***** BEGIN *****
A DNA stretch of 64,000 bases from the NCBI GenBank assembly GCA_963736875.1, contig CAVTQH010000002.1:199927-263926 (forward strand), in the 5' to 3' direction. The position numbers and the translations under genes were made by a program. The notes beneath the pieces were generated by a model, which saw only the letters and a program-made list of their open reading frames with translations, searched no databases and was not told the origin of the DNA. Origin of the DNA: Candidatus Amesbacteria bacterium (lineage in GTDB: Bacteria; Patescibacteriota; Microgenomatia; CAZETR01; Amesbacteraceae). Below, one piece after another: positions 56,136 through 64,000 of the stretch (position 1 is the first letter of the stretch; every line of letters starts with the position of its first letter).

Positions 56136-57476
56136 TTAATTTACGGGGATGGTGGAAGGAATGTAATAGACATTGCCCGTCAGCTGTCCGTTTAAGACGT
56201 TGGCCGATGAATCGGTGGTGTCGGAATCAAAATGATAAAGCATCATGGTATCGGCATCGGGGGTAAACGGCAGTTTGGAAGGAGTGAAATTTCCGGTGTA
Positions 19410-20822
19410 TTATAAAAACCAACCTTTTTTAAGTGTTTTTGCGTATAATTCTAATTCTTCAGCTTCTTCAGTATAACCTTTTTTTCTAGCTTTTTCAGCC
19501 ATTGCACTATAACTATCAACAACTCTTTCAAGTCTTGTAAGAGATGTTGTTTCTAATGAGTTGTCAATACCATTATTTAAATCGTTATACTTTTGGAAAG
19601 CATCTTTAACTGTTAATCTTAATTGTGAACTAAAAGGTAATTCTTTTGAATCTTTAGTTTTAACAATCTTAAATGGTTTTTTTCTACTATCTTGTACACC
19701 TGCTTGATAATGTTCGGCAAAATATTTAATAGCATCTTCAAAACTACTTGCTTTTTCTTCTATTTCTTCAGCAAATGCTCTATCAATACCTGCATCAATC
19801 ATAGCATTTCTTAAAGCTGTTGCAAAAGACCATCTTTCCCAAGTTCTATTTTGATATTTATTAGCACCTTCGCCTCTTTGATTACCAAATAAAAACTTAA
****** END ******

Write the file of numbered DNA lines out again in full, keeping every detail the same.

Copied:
A DNA stretch of 64,000 bases from the NCBI GenBank assembly GCA_963736875.1, contig CAVTQH010000002.1:199927-263926 (forward strand), in the 5' to 3' direction. The position numbers and the translations under genes were made by a program. The notes beneath the pieces were generated by a model, which saw only the letters and a program-made list of their open reading frames with translations, searched no databases and was not told the origin of the DNA. Origin of the DNA: Candidatus Amesbacteria bacterium (lineage in GTDB: Bacteria; Patescibacteriota; Microgenomatia; CAZETR01; Amesbacteraceae). Below, one piece after another: positions 56,136 through 64,000 of the stretch (position 1 is the first letter of the stretch; every line of letters starts with the position of its first letter).

Positions 56136-57476
56136 TTAATTTACGGGGATGGTGGAAGGAATGTAATAGACATTGCCCGTCAGCTGTCCGTTTAAGACGT
56201 TGGCCGATGAATCGGTGGTGTCGGAATCAAAATGATAAAGCATCATGGTATCGGCATCGGGGGTAAACGGCAGTTTGGAAGGAGTGAAATTTCCGGTGTA
Positions 19410-20822
19410 TTATAAAAACCAACCTTTTTTAAGTGTTTTTGCGTATAATTCTAATTCTTCAGCTTCTTCAGTATAACCTTTTTTTCTAGCTTTTTCAGCC
19501 ATTGCACTATAACTATCAACAACTCTTTCAAGTCTTGTAAGAGATGTTGTTTCTAATGAGTTGTCAATACCATTATTTAAATCGTTATACTTTTGGAAAG
19601 CATCTTTAACTGTTAATCTTAATTGTGAACTAAAAGGTAATTCTTTTGAATCTTTAGTTTTAACAATCTTAAATGGTTTTTTTCTACTATCTTGTACACC
19701 TGCTTGATAATGTTCGGCAAAATATTTAATAGCATCTTCAAAACTACTTGCTTTTTCTTCTATTTCTTCAGCAAATGCTCTATCAATACCTGCATCAATC
19801 ATAGCATTTCTTAAAGCTGTTGCAAAAGACCATCTTTCCCAAGTTCTATTTTGATATTTATTAGCACCTTCGCCTCTTTGATTACCAAATAAAAACTTAA